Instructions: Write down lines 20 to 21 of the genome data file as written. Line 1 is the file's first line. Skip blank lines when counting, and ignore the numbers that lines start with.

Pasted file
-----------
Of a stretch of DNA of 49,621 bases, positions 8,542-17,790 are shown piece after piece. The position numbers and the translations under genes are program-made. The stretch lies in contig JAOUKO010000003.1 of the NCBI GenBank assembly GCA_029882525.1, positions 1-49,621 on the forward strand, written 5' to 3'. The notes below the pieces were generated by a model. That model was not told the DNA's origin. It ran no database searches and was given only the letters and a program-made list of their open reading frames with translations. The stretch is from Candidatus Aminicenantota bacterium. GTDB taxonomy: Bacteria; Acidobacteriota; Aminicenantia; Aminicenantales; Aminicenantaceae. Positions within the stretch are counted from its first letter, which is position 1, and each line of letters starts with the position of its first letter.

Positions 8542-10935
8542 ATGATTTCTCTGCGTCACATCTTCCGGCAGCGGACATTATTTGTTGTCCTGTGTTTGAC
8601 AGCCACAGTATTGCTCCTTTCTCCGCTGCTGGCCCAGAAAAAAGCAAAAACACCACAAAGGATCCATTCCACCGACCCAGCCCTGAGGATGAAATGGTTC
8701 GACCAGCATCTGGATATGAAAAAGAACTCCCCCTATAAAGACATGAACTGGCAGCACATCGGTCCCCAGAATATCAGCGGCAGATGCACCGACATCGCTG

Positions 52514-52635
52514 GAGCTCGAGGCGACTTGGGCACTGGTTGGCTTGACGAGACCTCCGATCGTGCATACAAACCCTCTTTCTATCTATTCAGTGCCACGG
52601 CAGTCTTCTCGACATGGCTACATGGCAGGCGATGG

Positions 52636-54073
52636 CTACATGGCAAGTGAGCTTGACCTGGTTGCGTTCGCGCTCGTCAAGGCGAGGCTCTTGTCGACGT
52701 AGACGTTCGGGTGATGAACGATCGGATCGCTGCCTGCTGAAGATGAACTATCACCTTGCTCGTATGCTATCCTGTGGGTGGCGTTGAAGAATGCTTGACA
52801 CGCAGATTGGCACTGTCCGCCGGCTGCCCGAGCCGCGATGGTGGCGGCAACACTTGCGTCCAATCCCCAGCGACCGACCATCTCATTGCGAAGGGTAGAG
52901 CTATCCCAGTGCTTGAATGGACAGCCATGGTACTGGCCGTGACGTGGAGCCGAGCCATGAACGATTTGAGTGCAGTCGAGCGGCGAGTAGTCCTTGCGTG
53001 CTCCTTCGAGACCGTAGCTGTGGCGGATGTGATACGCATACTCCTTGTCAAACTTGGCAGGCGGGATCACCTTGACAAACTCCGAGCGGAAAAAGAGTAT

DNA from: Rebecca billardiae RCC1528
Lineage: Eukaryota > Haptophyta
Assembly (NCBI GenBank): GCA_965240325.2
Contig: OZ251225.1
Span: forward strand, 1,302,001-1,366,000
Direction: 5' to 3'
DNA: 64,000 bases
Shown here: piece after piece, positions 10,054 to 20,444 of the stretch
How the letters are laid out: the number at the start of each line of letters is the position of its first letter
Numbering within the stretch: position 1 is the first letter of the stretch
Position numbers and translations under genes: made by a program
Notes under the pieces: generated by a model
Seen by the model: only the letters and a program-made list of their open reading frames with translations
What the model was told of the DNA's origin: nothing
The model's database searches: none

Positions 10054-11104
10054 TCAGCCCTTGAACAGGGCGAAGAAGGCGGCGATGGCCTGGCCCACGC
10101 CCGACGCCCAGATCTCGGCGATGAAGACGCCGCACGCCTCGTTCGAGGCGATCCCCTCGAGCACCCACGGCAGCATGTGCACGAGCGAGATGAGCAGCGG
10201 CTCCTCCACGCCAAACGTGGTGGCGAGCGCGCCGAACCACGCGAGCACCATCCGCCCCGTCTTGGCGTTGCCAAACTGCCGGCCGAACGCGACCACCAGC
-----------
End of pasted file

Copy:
Direction: 5' to 3'
DNA: 64,000 bases